December 11, 2020

Public Broadcasting and Textile Mills

This is my first post in months. I’ve been busy - for me work actually picked up during the months of quarantine, plus one pernicious thing about working from home is that I’m always on the clock. Doing something “deep” like blogging is off-limits while I “should be” working, so all my pleasures have been “shallow.” I started this post during a lull in work back in August, and am just now getting around to finishing it and getting to the point I was trying to make. Hopefully someone with find some of this enlightening.

Here goes.

I started this blog on the 50th anniversary of the Unix epoch, and during this post’s long gestation we passed another big anniversary - the centennial of broadcasting. The first broadcast radio station went on the air during 1920, although there are multiple claimants to the title. Westinghouse’s KDKA in Pittsburgh has been operating under the same callsign and license since November of 1920, while the Detroit News’s station went on the air a few months earlier under an experimental license but only adopted its current name of WWJ in 1922. All this and much much more is detailed at Thomas White’s Early Radio History, which I’m not going to try to duplicate.

It’s a bit odd to reflect that institutions I think of as somehow timeless sprung up within a few years of each other - BBC in 1922, NBC in 1926, CBS in 1927 - and how very young the modern world is. As well as how fortunate some early radio entrepreneurs were to be in the right place at the right time, during the early years of AM radio in the ‘20s and later FM and TV in the ‘50s, when licenses were free for the taking. Now they’re worth millions and it’s a significant undertaking just to get one’s foot in the door. Even as podcasts and streaming have hollowed out the traditional audiences for radio and TV, being able to run one of those services is still worth a lot.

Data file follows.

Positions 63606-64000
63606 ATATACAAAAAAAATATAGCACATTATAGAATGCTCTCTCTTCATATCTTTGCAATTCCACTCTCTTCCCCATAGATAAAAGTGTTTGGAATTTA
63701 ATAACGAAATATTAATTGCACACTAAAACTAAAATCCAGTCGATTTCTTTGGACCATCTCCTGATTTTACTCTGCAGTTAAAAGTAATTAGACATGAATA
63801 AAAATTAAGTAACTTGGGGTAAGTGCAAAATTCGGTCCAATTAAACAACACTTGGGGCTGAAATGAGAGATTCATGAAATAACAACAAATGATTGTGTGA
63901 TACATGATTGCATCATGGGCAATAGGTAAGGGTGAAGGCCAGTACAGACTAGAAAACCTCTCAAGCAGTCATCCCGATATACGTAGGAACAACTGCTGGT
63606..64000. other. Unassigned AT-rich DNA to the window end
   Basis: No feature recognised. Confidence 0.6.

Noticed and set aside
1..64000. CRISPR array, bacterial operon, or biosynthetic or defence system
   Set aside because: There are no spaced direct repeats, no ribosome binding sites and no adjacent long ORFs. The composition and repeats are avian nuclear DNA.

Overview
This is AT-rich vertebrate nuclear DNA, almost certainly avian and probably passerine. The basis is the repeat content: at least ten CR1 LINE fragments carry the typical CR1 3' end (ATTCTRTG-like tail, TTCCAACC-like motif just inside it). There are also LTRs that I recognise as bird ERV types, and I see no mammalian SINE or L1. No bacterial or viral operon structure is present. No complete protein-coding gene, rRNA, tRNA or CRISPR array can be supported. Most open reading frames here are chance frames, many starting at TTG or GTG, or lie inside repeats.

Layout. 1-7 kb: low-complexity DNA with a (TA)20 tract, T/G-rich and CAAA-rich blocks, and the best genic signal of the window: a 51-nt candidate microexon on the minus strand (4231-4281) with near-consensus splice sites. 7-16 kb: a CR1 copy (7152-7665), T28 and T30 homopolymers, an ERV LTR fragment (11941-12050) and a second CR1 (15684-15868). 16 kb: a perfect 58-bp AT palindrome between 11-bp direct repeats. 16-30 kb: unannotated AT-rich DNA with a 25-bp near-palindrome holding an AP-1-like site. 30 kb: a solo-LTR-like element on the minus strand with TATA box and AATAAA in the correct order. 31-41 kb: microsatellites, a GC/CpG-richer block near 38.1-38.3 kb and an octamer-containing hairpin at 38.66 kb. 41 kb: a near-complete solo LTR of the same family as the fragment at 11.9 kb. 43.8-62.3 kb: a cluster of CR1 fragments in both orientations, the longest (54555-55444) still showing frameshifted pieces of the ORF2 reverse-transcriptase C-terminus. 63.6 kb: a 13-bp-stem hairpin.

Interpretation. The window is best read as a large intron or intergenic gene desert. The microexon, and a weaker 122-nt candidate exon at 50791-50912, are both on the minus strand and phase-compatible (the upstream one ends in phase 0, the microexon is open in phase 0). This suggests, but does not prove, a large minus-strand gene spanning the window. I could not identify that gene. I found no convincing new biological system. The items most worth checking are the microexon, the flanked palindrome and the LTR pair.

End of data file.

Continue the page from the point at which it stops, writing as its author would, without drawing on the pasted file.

Something else I take for granted was largely missing from the US radio dial in those early years: public broadcasting. I grew up on PBS, and I’ve made a few NPR stations the background music to my life under quarantine. After a lifetime of getting my news and edutainment interrupted by beg-a-thons, I finally made my first pledge this year. In contrast to the generous funding that other countries’ public broadcasters get, America’s CPB is forbidden by law from paying more than 40% of our public broadcasters’ expenses. Some of the rest of it comes from state and local government grants, but most of it is from donations, whether from philanthropic foundations, corporate underwriters, or Viewers Like You.